4 acetamido 3 (pentan 3 yloxy) 5 [(4 phenoxybenzyl)amino]cyclohex 1 ene 1 carboxylic acid, 4 acetamido 3 (pentan 3 yloxy) 5 [[4 (pentan 3 yloxy)benzyl]amino]cyclohex 1 ene 1 carboxylic acid, 4 acetamido 3 (pentan 3 yloxy) 5 [[4 (phenylsulfonyl)benzyl]amino]cyclohex 1 ene 1 carboxylic acid, 4 acetamido 3 (pentan 3 yloxy) 5 [[4 (phenylthio)benzyl]amino]cyclohex 1 ene 1 carboxylic acid, 4 acetamido 3 (pentan 3 yloxy) 5 [[4 (thiophen 2 yl thio)benzyl]amino]cyclohex 1 ene 1 carboxylic acid, 4 acetamido 5 amino 3 (1 ethylpropoxy) 1 cyclohexene 1 carboxylic acid, 4 acetamido 5 [(4 benzoylbenzyl)amino] 3 (pentan 3 yloxy)cyclohex 1 ene 1 carboxylic acid, 4 acetamido 5 [(4 benzylbenzyl)amino] 3 (pentan 3 yloxy)cyclohex 1 ene 1 carboxylic acid, 4 acetamido 5 [(4 ethylbenzyl)amino] 3 (pentan 3 yloxy)cyclohex 1 ene 1 carboxylic acid, 4 acetamido 5 [(4 isopropylbenzyl)amino] 3 (pentan 3 yloxy)cyclohex 1 ene 1 carboxylic acid, 4 acetamido 5 [(4 methoxybenzyl)amino] 3 (pentan 3 yloxy)cyclohex 1 ene 1 carboxylic acid, 4 acetamido 5 [[3 (cyclopentyl)benzyl]amino] 3 (pentan 3 yloxy)cyclohex 1 ene 1 carboxylic acid, 4 acetamido 5 [[3 (sec butylthio)benzyl]amino] 3 (pentan 3 yloxy)cyclohex 1 ene 1 carboxylic acid, 4 acetamido 5 [[4 (benzo[b]thiophen 2 yl)benzyl)amino] 3 (pentan 3 yloxy)cyclohex 1 ene 1 carboxylic acid, 4 acetamido 5 [[4 (cyclohexylthio)benzyl]amino] 3 (pentan 3 yloxy)cyclohex 1 ene 1 carboxylic acid, 4 acetamido 5 [[4 (cyclopentyl)benzyl]amino] 3 (pentan 3 yloxy)cyclohex 1 ene 1 carboxylic acid, 4 acetamido 5 [[4 (isobutylthio)benzyl]amino] 3 (pentan 3 yloxy)cyclohex 1 ene 1 carboxylic acid, 4 acetamido 5 [[4 (sec butylthio)benzyl]amino] 3 (pentan 3 yloxy)cyclohex 1 ene 1 carboxylic acid, antivirus agent, diclofenac, ethyl 4 acetamido 3 (pentan 3 yloxy) 5 [[4 (phenylthio)benzyl]amino]cyclohex 1 ene 1 carboxylate, ethyl 4 acetamido 5 [[4 (benzo[b]thiophen 5 yl)benzyl]amino] 3 (pentan 3 yloxy) cyclohex 1 ene 1 carboxylate, oseltamivir, oseltamivir derivative, propafenone, ribavirin, testosterone, unclassified drug, unindexed drug, virus sialidase, zanamivir, animal experiment, animal model, antiviral activity, area under the curve, Article, bioassay, controlled study, drug clearance, drug half life, drug potency, drug stability, drug structure, drug synthesis, human, human cell, Influenza A virus, Influenza A virus (H3N2), Influenza A virus (H5N1), Influenza A virus (H5N2), Influenza A virus (H5N6), Influenza A virus (H5N8), maximum concentration, MDCK cell line, metabolic stability, molecular model, nonhuman, pharmacokinetic parameters, plasma concentration-time curve, rat, time to maximum plasma concentration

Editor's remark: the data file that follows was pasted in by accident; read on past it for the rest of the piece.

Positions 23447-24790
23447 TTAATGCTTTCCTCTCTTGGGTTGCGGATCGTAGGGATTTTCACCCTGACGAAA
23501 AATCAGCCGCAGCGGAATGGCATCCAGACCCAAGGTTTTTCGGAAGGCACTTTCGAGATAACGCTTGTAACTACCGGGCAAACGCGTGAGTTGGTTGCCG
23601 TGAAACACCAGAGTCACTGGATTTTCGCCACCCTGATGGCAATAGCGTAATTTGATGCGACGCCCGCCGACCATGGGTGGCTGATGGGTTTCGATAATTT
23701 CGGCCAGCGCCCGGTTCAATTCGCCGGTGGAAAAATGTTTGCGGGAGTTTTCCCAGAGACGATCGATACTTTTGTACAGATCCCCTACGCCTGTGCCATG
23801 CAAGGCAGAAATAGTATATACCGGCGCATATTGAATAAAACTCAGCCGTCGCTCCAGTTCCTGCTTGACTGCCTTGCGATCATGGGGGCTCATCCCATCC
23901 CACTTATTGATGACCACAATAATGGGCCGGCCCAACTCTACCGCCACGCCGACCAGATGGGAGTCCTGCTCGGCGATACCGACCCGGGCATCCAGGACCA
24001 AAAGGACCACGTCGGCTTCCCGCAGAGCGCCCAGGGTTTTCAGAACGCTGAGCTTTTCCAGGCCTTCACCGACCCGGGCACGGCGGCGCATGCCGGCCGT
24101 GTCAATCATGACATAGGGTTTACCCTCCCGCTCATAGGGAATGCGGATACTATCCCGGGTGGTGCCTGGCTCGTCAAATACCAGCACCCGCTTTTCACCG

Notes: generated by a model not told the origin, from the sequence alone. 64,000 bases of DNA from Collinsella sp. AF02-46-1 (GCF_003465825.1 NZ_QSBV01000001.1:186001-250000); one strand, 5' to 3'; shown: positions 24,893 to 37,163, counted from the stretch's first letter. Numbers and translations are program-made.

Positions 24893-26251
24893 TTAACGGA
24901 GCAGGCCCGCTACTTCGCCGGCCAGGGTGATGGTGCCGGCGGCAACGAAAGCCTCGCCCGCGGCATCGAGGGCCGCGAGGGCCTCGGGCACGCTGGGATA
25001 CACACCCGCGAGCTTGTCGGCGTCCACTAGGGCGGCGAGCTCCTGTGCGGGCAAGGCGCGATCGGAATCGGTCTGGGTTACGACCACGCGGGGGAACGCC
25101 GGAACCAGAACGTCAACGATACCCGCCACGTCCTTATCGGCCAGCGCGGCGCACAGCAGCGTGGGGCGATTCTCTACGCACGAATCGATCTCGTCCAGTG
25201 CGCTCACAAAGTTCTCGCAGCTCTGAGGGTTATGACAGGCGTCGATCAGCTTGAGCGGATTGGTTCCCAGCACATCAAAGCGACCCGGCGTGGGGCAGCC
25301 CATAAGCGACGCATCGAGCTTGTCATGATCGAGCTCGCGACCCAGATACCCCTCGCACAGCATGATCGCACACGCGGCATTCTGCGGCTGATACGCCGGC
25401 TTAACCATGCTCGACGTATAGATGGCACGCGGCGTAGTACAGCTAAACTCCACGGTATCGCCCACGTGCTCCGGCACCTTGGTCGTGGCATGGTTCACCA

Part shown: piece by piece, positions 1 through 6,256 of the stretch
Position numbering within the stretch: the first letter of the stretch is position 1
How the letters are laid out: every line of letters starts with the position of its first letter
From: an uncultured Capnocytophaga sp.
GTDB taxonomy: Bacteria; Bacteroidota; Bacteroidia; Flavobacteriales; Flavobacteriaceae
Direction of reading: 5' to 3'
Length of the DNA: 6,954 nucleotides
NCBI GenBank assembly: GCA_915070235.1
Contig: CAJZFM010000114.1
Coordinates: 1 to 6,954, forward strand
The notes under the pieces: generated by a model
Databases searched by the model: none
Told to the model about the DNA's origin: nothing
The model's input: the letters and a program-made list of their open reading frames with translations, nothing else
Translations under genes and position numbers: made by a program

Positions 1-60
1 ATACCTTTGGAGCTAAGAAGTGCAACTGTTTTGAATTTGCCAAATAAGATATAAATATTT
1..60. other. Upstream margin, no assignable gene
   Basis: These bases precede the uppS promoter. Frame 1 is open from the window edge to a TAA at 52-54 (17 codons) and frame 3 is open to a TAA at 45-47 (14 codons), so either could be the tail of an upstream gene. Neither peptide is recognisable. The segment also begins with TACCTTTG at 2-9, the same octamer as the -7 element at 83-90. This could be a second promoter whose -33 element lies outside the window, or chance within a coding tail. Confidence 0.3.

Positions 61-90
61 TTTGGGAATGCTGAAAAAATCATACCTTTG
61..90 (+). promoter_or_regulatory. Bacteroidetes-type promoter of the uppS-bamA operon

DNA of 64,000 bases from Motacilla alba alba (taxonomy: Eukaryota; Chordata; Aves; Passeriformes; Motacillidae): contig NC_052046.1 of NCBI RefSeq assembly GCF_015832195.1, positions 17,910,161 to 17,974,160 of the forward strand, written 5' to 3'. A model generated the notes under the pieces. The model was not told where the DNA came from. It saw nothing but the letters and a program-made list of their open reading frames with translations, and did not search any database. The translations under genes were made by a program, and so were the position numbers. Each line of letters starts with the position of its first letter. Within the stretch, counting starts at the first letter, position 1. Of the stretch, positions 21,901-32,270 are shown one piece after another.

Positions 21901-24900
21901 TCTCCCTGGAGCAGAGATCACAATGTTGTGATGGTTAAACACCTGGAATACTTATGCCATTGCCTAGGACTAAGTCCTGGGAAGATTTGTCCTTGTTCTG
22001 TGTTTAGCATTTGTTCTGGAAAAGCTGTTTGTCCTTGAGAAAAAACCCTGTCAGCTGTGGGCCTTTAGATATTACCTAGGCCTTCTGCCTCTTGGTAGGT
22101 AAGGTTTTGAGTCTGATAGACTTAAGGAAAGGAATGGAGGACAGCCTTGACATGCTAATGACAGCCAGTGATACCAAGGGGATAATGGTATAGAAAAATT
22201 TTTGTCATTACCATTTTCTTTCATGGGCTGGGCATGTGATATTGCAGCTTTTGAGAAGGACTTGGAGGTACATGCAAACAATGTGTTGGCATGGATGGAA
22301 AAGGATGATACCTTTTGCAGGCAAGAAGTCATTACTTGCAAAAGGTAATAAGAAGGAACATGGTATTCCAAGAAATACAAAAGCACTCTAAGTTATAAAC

National Category
Basic Medicine
Identifiers
urn:nbn:se:kth:diva-247045 (URN)10.1021/acs.jmedchem.8b01065 (DOI)000451496300010 ()2-s2.0-85056802789 (Scopus ID)
Note

QC 20190625

Available from: 2019-06-25 Created: 2019-06-25 Last updated: 2019-06-25Bibliographically approved
Natarajan Arul, M., Zalesny, R. & Ågren, H. (2018). Unusual binding-site-specific photophysical properties of a benzothiazole-based optical probe in amyloid beta fibrils. Physical Chemistry, Chemical Physics - PCCP, 20(31), 20334-20339
Open this publication in new window or tab >>Unusual binding-site-specific photophysical properties of a benzothiazole-based optical probe in amyloid beta fibrils
2018 (English)In: Physical Chemistry, Chemical Physics - PCCP, ISSN 1463-9076, E-ISSN 1463-9084, Vol. 20, no 31, p. 20334-20339Article in journal (Refereed) Published
Abstract [en]

Optical imaging of amyloid fibrils serves as a cost-effective route for the diagnosis of Alzheimer-like conformational diseases. However, the challenge here is to optimize the binding affinity and photophysical properties of the optical imaging agents in a way specific to certain types of amyloids. In a few occasions it is shown that novel optical imaging agents can be designed to bind to a particular type of amyloid fibril with larger binding affinity and specificity. There is also a recent report on photoluminescent polythiophenes which display photophysical properties that can be used to distinguish the variants or subtypes of amyloids (J. Rasmussen et al., Proc. Natl. Acad. Sci. U. S. A., 2017, 114(49), 13018-13023). Based on a multiscale modeling approach, here, we report on the complementary aspect that the photophysical properties of a benzothiazole based optical probe (referred to as BTA-3) can be specific to the binding sites in the same amyloid fibrils and we attribute this to its varying electronic structure in different sites. As reported experimentally from competitive binding assay studies for many amyloid staining molecules and tracers, we also show multiple binding sites in amyloid fibrils for this probe. In particular, BTA-3 displayed a red-shift in its low-frequency absorption band only in site-4, a surface site of amyloid fibrils when compared to the spectra in water solvent. In the remaining sites, it exhibited a less significant blue shift for the same absorption band.